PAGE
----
Hyena licking her cub

Early-life social connections influence gene expression, stress resilience

July 22, 2021

Having friends may not only be good for the health of your social life, but also for your actual health—if you’re a hyena, that is. Strong social connections and greater maternal care early in life can influence molecular markers and future stress response, researchers found.

Wildfire smoke

Is wildfire smoke bad for your health?

July 12, 2021

With fires blazing across Colorado, California and Oregon, much of the Western United States is awash in smoke this summer. How does the smoke impact our health? Is it OK to exercise outdoors? What can we do to protect ourselves indoors? Colleen Reid has answers.

Female sprinters lined up for race

Should marijuana still be banned from sport?

July 7, 2021

In the wake of U.S. sprinter Sha'Carri Richardson's controversial pre-Olympic suspension for marijuana use, we ask cannabis researcher Angela Bryan what the science really says: Does weed really make you faster? Is it bad for you? Should it be banned from sport?

Tom Heinbockel demonstrating using a Power Breathe device

5-minute breathing workout lowers blood pressure as much as exercise, drugs

June 29, 2021

Strength training for your breathing muscles? Daily High-Resistance Inspiratory Muscle Strength Training lowers blood pressure and improves vascular health as well as, or even more than, aerobic exercise or medication, new CU Boulder research shows.

Tiny American flag in ground at cemetery

US life expectancy took an alarming plunge amid pandemic

June 23, 2021

Life expectancy in the United States plunged by nearly two years in 2020, the largest decline since World War II, new CU Boulder research shows. Among some racial minorities, the decline was twice that of whites; and compared to 16 wealthy peer countries, the U.S. decline was 8.5 times worse.

Overlooking the town of Bailey, Colorado (Photo by Patrick Campbell/University of Colorado)

Mountain residents underestimate wildfire risk, overestimate preparedness

June 11, 2021

Hannah Brenkert-Smith has studied the role of residents' choices in wildfire risk for two decades, with one goal being to improve mitigation programs. Her most recent work near Bailey, Colorado, concludes residents often overestimate their preparation and underestimate their risk.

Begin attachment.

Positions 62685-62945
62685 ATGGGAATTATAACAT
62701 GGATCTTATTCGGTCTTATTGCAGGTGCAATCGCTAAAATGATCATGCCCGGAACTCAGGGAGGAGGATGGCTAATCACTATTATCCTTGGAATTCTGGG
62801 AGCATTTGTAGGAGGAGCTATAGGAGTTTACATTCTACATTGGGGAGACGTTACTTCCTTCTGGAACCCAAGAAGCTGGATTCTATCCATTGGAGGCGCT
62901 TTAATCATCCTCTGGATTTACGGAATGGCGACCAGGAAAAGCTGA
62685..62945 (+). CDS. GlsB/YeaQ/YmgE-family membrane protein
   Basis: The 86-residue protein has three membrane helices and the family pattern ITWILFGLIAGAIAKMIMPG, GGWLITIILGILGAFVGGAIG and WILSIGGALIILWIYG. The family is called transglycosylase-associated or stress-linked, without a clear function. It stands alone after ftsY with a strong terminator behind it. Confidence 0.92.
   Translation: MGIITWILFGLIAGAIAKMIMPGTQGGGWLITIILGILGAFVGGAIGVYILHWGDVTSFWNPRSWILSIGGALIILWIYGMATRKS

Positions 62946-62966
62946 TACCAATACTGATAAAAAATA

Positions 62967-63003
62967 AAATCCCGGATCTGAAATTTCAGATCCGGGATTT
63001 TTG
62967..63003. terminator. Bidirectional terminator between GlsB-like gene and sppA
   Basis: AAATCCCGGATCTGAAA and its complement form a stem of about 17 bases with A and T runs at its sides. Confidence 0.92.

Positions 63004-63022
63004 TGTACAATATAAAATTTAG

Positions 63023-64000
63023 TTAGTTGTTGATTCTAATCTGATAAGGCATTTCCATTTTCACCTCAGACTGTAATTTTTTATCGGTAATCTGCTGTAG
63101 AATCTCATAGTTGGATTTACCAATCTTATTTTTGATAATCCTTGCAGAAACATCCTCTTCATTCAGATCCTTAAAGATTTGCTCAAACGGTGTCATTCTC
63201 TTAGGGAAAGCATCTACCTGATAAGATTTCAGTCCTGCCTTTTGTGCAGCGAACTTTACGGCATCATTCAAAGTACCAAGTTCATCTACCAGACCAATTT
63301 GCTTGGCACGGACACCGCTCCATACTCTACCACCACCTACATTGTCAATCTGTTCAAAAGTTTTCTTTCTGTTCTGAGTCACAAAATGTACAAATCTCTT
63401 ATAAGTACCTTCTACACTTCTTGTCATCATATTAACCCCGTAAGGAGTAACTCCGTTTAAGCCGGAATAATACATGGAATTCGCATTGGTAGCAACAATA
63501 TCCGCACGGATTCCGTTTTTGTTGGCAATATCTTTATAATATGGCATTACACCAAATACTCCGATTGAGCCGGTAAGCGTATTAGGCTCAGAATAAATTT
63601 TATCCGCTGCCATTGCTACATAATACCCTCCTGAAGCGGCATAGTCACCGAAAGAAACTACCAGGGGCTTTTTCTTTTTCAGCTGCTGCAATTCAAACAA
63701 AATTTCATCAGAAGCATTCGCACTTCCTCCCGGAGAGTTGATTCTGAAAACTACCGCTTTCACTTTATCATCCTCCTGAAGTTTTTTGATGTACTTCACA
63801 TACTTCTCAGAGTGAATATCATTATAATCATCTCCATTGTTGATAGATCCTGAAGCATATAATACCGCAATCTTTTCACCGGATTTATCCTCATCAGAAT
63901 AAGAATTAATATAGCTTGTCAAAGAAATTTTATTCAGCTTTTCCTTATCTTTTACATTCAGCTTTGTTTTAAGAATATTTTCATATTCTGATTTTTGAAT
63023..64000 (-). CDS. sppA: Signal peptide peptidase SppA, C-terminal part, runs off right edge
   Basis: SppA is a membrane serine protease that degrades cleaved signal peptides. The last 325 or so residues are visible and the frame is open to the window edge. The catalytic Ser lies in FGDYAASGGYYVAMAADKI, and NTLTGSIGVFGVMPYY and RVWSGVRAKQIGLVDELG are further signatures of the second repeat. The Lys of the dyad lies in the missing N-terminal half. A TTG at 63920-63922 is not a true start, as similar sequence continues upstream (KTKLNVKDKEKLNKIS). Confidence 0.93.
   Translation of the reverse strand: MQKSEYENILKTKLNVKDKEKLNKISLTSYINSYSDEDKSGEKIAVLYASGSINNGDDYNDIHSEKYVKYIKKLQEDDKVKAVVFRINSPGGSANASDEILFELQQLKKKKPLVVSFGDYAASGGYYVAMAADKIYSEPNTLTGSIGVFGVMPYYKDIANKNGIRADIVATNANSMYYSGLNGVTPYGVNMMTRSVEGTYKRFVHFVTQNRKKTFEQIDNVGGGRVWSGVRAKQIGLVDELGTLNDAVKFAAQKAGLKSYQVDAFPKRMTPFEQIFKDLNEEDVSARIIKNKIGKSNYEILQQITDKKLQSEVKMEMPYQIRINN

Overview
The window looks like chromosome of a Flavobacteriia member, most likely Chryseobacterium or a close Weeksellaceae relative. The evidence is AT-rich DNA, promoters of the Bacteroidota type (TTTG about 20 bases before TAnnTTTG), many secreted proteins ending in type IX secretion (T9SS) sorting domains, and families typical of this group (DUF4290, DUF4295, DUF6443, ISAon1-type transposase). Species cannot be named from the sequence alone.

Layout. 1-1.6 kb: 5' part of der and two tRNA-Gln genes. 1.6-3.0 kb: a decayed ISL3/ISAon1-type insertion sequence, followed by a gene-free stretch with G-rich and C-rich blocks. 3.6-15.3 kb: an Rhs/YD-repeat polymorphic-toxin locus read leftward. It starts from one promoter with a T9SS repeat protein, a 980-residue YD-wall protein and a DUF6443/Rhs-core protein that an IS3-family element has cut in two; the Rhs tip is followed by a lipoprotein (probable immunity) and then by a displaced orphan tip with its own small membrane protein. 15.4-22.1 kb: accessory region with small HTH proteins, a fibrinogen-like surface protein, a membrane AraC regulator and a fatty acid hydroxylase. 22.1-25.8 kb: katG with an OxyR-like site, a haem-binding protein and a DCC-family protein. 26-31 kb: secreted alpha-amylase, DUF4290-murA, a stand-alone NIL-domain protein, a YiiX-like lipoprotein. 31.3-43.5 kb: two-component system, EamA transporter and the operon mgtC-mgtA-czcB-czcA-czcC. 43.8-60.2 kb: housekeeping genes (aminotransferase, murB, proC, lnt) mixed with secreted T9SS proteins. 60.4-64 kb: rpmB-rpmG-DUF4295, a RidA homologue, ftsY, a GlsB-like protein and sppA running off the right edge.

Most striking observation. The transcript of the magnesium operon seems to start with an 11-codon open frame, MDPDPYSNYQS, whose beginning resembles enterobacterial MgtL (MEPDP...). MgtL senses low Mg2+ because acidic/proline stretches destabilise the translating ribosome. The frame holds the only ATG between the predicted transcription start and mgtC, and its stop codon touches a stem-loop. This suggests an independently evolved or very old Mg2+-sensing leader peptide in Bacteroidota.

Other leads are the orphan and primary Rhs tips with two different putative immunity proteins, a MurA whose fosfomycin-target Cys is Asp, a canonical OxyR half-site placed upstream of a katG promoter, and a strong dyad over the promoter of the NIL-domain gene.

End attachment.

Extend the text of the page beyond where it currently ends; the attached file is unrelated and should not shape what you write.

smoke stacks and air pollution

Air pollution exposure during pregnancy may boost babies’ obesity risk

June 10, 2021

New research shows pregnant women exposed to higher levels of air pollution have babies who grow unusually fast in the first months after birth, putting on excess fat that puts them at risk of obesity and related diseases later in life.

Sunrise over the Flatirons

Earlier sleep timing associated with lower depression risk

May 27, 2021

A study including data from more than 840,000 people found that going to bed and waking up an hour earlier was associated with 23% lower risk of depression.

A mural at a memorial site for George Floyd. Photo by munshots on Unsplash

One year later: How George Floyd’s death changed us

May 24, 2021

CU Boulder researchers share their expertise, examining four areas in which the U.S. has––and hasn’t––changed this past year, and what it could mean for the future of social and political movements, education, policing and justice in America.

A person looking at charts printed out

Data accessibility: Leveling the field for those with intellectual, developmental disabilities

May 21, 2021

Ensuring people have access to information and understand its implications is more important than ever. However, research led by Keke Wu finds that for those with intellectual or developmental disabilities, some kinds of data visualizations are harder to interpret than others.

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